What it is: LinkedIn is a professional networking site and can be a powerful resource for job seekers. Through the website, you can search for job openings, expand your network, and seek referrals. You can join groups dedicated to your own profession. Recruiters often look to LinkedIn to find qualified candidates. Carheel says, "LinkedIn is a great tool to research who you already know or who you need to know in a particular industry, and provides a platform to express interest in working for prospective employers, or inquire about the most effective way to submit a cover letter and resumé for consideration.”

What it isn’t: LinkedIn is not the primary tool to use to find a job. It is not a job board where a broad range of jobs are advertised.

Effectively utilizing LinkedIn:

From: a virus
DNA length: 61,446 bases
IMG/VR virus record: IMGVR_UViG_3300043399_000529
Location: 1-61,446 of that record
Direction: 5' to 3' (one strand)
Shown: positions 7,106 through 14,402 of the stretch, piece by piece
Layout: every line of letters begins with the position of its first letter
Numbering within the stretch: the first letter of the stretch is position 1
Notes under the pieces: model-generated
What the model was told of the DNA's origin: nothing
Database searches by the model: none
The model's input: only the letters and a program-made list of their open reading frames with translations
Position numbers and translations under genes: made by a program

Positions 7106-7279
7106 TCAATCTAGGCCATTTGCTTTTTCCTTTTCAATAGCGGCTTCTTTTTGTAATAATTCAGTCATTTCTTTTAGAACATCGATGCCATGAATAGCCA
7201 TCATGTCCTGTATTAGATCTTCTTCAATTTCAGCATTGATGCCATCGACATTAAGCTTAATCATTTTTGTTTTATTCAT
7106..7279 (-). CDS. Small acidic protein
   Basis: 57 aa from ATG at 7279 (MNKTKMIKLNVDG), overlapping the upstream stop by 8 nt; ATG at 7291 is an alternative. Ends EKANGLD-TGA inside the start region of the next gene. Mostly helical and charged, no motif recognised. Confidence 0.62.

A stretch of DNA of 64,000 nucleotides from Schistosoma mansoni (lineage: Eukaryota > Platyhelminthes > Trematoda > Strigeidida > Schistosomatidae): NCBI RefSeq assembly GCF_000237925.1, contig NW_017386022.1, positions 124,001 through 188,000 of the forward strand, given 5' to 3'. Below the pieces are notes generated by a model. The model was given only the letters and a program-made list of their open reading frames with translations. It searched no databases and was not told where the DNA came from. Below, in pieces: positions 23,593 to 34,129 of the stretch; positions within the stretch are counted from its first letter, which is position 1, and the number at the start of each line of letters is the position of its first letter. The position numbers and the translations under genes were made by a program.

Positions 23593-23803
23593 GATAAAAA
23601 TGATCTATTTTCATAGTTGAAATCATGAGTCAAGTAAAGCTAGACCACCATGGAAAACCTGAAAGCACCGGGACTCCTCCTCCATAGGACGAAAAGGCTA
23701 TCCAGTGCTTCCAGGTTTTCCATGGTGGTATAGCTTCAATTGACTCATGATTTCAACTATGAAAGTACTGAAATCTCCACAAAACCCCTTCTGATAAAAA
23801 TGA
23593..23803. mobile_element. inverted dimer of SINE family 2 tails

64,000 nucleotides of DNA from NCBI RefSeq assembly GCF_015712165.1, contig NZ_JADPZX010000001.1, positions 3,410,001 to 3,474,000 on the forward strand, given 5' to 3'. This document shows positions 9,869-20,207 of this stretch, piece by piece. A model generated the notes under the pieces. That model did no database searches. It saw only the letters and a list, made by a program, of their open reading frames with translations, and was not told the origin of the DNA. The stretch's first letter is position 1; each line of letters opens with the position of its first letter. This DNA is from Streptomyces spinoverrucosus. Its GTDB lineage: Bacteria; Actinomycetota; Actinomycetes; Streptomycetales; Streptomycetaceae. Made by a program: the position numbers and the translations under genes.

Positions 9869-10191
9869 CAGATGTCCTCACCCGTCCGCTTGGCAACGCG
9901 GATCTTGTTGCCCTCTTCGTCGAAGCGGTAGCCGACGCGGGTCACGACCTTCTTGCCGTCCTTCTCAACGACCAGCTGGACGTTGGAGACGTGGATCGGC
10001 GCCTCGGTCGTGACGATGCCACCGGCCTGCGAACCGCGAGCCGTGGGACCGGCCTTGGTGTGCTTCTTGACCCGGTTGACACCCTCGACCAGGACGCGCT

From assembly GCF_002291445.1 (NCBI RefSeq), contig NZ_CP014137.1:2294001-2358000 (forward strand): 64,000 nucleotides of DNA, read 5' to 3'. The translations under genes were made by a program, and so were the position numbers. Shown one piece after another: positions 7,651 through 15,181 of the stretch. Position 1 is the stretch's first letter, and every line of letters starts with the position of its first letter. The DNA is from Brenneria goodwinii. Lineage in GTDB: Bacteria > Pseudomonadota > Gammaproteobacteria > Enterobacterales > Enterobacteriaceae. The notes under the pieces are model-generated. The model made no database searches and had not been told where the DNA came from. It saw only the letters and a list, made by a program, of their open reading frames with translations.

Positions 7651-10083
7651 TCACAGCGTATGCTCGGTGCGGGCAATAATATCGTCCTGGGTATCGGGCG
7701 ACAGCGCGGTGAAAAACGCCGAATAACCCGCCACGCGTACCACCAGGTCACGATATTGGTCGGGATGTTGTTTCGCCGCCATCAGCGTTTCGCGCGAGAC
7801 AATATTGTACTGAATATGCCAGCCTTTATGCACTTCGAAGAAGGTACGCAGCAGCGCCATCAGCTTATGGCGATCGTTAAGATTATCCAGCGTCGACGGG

• First, include a professional headshot photo with no other people or pets. 
  • Connect with as many people as possible, as your visibility is directly linked to your number of connections. 
  • Join LinkedIn Groups to focus your search. Carefully and professionally "like” and comment on good discussions. Post articles you find interesting and start new discussions or post a meticulously edited article you have written on LinkedIn Pulse. 
  • Click on the "Jobs” link at the top of your home page and specify "Preferences.” This makes you more visible to recruiters and employers.
Posted by: Angie Kay Dilmore | Submit comment | Tell a friend

Categories: Career